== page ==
The recent announcement by e-retailing giant Amazon of its first ever customer delivery by drone has thrown the spotlight on the rapid advances in drone technology.
In a slick PR video, Amazon showed a customer in the UK receiving a package delivered to his home by fully autonomous drone within 30 minutes of placing an online order.
With Amazon touted to begin operations next year in Singapore, we can expect that the firm will also be keen to export its technology to our increasingly busy skies.
As drone technology changes – and changes rapidly – new challenges arise that will have to be addressed
At the same time, sometime in early 2017, a group led by European aviation giant Airbus is expected to begin trials at the National University of Singapore (NUS) of a drone parcel delivery service. Initially it will be confined to specific air corridors above the NUS campus, but if successful it is expected to quickly grow in scope.
Recent years have seen a surge in the popularity of drones for civilian use – for commercial, recreational and industrial purposes. In the past six months the Civil Aviation Authority of Singapore says it has received over 1,300 drone permit requests. At the same time however, reports have found a growing number of unlicensed drone operators flying in our skies.
This boom in the number of licensed and unlicensed drones raises several concerns: Should drone operators be obliged to have pilot training? What implications are there for privacy? What restrictions should be placed to ensure drones are safe? And how can this be enforced?
There is little doubt that the development of drone technology offers some exciting new opportunities. For Singapore, in particular, it poses an interesting challenge. Our small land area means we have limited airspace to spare. Yet we also want to encourage entrepreneurship and allow room for innovative industries, including drone technology, to grow and thrive.
At the NUS Business School, my research focuses on the relationship between law and emerging technologies, including e-commerce. It is common for the law to lag behind technology and the case of drones is no exception. This is, after all, a technology that simply did not exist a few years ago.
Safety and security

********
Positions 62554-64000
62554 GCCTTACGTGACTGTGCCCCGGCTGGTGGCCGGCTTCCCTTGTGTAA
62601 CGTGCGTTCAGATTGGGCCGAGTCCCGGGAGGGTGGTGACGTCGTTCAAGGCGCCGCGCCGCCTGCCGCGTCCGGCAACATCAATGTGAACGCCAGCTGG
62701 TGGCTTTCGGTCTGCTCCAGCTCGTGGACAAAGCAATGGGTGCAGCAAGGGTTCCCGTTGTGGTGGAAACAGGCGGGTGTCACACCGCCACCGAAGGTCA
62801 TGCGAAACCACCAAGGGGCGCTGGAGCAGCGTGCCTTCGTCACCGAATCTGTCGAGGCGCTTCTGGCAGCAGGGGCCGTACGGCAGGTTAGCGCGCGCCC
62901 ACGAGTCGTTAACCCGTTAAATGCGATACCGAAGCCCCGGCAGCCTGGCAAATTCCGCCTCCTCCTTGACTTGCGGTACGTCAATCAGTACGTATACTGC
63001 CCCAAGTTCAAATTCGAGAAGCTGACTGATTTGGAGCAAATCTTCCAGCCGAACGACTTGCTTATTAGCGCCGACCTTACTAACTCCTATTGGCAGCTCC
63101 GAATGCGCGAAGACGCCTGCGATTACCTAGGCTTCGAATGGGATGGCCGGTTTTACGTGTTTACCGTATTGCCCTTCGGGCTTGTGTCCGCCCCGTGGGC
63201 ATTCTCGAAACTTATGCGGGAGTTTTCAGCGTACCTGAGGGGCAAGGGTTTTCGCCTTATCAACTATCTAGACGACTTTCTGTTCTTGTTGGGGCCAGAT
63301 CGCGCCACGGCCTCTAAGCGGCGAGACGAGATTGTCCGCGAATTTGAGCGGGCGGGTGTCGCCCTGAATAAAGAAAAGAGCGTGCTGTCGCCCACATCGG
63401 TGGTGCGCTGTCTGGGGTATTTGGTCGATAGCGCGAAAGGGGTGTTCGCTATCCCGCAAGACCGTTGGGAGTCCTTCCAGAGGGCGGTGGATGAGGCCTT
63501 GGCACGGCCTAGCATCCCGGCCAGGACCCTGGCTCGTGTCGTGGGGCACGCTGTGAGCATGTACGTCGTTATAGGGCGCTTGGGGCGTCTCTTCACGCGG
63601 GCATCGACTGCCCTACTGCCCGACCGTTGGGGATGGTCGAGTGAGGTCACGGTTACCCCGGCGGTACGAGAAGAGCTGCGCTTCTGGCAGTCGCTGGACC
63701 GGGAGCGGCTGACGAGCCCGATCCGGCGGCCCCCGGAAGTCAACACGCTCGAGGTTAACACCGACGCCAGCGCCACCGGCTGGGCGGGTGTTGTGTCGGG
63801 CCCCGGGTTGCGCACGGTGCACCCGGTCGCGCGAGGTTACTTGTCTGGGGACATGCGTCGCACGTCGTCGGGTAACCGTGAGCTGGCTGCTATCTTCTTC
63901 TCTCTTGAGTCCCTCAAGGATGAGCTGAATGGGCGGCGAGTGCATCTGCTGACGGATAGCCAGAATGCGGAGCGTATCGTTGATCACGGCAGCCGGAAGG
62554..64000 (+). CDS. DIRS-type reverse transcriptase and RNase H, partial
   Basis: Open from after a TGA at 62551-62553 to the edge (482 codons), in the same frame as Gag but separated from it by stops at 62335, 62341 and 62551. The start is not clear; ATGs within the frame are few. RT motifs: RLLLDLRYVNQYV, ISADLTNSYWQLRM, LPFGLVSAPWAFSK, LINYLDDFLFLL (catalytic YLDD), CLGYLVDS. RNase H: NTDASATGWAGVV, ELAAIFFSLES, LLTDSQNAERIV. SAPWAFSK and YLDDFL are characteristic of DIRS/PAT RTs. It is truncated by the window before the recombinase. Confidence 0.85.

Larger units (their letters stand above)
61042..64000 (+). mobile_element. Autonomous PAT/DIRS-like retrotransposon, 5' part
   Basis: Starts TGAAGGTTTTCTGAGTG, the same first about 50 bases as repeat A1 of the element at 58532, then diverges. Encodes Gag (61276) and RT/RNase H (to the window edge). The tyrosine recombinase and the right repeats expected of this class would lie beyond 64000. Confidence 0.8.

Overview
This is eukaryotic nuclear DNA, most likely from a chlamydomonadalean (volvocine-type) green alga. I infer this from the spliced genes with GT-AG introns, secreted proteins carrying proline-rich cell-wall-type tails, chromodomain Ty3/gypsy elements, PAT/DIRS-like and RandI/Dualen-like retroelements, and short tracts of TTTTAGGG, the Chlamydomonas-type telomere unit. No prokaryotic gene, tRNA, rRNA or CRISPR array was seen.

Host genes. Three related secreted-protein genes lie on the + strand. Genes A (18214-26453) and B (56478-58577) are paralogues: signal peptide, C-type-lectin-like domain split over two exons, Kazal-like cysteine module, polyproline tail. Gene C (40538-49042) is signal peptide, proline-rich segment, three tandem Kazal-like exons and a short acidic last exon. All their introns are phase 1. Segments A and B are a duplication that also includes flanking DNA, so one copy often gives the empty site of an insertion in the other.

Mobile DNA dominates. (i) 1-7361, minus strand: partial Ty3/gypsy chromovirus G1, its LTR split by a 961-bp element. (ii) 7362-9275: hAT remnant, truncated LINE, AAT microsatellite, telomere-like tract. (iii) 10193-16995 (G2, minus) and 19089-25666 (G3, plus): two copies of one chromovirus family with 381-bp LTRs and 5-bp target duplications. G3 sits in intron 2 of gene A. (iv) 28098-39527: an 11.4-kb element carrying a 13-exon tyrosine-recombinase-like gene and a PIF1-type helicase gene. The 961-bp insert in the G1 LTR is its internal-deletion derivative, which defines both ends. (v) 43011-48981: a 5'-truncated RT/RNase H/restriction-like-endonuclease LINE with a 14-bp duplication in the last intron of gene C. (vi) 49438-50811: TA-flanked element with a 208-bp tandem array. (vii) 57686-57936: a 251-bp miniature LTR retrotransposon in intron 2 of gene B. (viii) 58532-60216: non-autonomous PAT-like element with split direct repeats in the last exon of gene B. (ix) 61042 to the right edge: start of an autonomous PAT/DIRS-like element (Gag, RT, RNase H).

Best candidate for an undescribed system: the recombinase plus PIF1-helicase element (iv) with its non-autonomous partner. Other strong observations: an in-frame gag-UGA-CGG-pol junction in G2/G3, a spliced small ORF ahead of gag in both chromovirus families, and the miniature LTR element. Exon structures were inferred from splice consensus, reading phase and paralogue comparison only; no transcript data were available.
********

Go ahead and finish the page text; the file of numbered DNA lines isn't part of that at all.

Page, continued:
From a legal perspective, the challenge is to strike the right “judicious balance” between regulation to ensure safety and personal security on the one hand; and, on the other, avoiding moves that could stifle entrepreneurship and thwart a promising emerging technology.
The capabilities of future drones and their potential intrusiveness, particularly given that some 85% of Singaporeans live in high-rise public housing, pose obvious privacy issues.
But as drone technology changes – and changes rapidly – new challenges arise that will have to be addressed. With drones becoming smaller, more capable, and more affordable, a more robust regulatory framework will be needed.
At present, Singapore’s drone-specific legislation, the Unmanned Aircraft (Public Safety and Security) Act focuses on safety and security risks – for example banning usage near to airports and sensitive areas – an approach taken by many other countries. But it does not address issues of privacy that may arise from drone usage.
Yet we can see now the direction that drone technology is heading.
Drones will be able to fly higher, deliver better images, hover for longer and will be smaller, easier to operate and therefore harder to detect. Crucially they will also be more affordable, meaning they will come within the reach of more people and become more widespread. Already some drones cost little more than $100.
The capabilities of future drones and their potential intrusiveness, particularly given that some 85% of Singaporeans live in high-rise public housing, pose obvious privacy issues. There is little doubt that this will become more pressing and detailed rules will be needed to regulate the data collection uses that future drones will be capable of.
At present only the Personal Data Protection Act 2012 (PDPA) provides some restriction on the kind of data-collection and photographic work that drone operators can carry out. However the provisions of the PDPA are only general and, notably, are not drone-specific.
Furthermore, unlike counterparts in the EU, United Kingdom and Hong Kong, Singapore’s Personal Data Protection Commission has yet to publish any guidelines for drone operators on how to comply with data protection legislation.
What is needed are detailed rules on the operation of drones and public safety, taking into consideration Singapore’s dense population and limited airspace.
Rules should also address the operation of the drone, including governing its airworthiness, approval of its operating manual, as well as minimum age and training of those operating the drone. With no way to increase our airspace, and given that most of it covers densely populated areas, besides restrictions and permits, registration and tracking of drones should also be considered.
These proposals are already part and parcel of drone regulatory frameworks in other countries, yet having them in place is key to ensuring that Singapore stays ahead of the game technologically.
As with any emerging industry, uncertainty over the regulatory framework regarding drones will hamper business development because developers and operators will be unclear about what they can and cannot do.
Therefore, as commercial drone usage becomes increasingly widespread, operators need detailed rules and guidelines in order to grow into a viable industry.
If Singapore wishes to be at the forefront of such new industries, having the right regulatory structure in place is as important as having the right labour skills.